Feather of Shu “Symbol of Air & Wind”
The feather of Shu symbol is one of the most ancient and mysterious symbols in Egyptian mythology. It represents the principle of air, breath, and life, as well as the power of creation and order. Shu was the god of air and the firstborn son of Atum, the creator god. He was also the father of Nut, the sky goddess, and Geb, the earth god. Shu was often depicted as a man wearing a single ostrich feather on his head, or as a lion-headed man with four feathers. Many can confuse the feather of Shu with the father of Maat by at some point in time Maat became the main figure in the judgment process and her feather form became the ultimate judge. The feather of Shu was believed to have magical properties that could separate the sky from the earth, create winds and storms, and sustain life. Shu lifted up his daughter Nut to form the arch of the sky and placed his son Geb beneath her as the earth as believed according to the creation myth. He then placed his feather between them to keep them apart and prevent chaos. Another myth tells how Shu used his feather to create the first human beings from clay. He breathed life into them with his feather and gave them a soul which would explain why he is being involved in the judgment of souls in the first place. Note: The shu symbol of the embodiment of the god Shu of the air who is by far of the oldest deities of the Heliopolis cosmogony.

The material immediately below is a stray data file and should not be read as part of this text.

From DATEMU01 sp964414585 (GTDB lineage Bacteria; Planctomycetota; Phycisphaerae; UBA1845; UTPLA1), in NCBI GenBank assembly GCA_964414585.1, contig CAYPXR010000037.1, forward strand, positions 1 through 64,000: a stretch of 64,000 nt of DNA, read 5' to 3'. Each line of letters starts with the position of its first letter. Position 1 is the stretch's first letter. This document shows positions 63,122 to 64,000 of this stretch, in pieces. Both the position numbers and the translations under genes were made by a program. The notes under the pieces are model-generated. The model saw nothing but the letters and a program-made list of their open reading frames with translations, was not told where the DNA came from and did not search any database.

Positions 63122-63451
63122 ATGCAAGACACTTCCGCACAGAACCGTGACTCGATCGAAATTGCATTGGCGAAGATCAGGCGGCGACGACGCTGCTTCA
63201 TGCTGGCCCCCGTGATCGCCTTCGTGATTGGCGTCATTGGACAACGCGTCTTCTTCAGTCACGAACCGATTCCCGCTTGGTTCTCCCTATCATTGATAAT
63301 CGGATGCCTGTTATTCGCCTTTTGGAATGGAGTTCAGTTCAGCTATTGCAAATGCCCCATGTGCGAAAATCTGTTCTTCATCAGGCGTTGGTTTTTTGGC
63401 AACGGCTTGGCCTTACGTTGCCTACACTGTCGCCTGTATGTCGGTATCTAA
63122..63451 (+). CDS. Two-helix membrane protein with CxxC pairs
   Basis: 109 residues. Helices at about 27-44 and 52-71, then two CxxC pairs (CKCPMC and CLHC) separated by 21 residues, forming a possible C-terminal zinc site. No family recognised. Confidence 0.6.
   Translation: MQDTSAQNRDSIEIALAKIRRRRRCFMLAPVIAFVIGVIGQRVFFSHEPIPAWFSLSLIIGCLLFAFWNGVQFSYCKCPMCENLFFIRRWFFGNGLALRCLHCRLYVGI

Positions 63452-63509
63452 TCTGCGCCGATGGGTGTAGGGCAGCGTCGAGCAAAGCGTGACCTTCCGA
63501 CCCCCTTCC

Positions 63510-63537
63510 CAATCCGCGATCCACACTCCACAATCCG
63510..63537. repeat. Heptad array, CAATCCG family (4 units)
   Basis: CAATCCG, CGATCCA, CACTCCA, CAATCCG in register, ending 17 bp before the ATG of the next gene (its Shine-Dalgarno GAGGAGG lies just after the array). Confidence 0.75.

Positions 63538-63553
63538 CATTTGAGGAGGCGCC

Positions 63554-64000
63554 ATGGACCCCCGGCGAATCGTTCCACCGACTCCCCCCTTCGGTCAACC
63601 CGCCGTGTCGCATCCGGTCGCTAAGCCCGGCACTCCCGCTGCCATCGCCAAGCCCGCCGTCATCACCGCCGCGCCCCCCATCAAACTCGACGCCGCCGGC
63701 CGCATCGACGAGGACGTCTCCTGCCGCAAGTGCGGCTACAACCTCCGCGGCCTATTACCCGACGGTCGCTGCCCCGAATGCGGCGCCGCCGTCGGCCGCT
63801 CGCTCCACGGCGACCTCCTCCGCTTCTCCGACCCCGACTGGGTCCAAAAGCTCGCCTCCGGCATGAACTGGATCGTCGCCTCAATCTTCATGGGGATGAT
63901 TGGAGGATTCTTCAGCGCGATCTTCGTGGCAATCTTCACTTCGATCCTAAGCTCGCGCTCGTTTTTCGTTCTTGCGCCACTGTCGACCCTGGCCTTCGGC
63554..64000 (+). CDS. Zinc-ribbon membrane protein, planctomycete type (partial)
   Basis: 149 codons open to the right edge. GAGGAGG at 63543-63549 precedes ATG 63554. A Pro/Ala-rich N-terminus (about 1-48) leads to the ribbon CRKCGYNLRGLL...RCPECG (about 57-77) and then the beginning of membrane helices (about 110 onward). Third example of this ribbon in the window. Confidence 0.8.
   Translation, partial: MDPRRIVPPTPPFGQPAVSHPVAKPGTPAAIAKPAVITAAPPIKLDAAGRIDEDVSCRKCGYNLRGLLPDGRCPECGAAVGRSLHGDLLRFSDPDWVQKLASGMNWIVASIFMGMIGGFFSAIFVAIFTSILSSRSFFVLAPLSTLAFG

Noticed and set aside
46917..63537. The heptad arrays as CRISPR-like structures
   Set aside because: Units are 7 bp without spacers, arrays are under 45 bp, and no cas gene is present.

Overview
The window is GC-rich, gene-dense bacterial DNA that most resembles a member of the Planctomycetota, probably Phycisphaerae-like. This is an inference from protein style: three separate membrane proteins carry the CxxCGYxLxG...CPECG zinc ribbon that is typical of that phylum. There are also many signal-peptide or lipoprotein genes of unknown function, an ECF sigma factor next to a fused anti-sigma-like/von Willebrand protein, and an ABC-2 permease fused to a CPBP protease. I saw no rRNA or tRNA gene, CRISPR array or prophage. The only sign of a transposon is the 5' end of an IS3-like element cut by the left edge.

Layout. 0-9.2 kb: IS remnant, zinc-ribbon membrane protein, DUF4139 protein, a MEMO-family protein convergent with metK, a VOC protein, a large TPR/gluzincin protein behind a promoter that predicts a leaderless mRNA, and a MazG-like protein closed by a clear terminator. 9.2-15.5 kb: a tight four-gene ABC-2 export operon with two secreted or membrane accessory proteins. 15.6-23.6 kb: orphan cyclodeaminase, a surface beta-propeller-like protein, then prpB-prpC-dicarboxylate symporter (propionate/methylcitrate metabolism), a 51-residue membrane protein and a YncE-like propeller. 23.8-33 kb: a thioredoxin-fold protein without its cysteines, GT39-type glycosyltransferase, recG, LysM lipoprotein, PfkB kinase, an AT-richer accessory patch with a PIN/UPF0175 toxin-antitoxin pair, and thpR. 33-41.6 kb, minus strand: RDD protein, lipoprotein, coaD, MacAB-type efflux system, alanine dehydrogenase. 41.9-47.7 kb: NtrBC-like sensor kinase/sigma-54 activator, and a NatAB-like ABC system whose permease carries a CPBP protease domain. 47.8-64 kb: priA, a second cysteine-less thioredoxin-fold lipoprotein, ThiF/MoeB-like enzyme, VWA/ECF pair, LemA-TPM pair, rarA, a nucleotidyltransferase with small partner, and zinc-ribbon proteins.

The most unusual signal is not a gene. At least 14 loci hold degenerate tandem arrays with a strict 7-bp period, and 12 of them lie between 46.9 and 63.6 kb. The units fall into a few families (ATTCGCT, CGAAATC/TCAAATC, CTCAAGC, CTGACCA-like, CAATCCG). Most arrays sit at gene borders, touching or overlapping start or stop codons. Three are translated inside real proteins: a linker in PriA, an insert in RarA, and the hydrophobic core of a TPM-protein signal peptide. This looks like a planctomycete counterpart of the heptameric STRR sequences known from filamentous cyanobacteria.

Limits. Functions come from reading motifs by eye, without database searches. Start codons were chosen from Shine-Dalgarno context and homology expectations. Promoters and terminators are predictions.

was one of the primordial Egyptian gods, spouse and brother to the goddess Tefnut, and one of the nine deities of the Ennead of the Heliopolis cosmogony. He was the god of peace, lions, air, and wind.According to the Heliopolitan cosmology, Shu and Tefnut, the first pair of cosmic elements, created the sky goddess, Nut, and the earth god, Geb. Shu separated Nut from Geb as they were in the act of love, creating duality in the manifest world: above and below, light and dark, good and evil. Prior to their separation, however, Nut had given birth to the gods Isis, Osiris, Nephthys (Horus) and Set. The Egyptians believed that if Shu did not hold Nut (sky) and Geb (earth) apart there would be no way for physically manifest life to exist.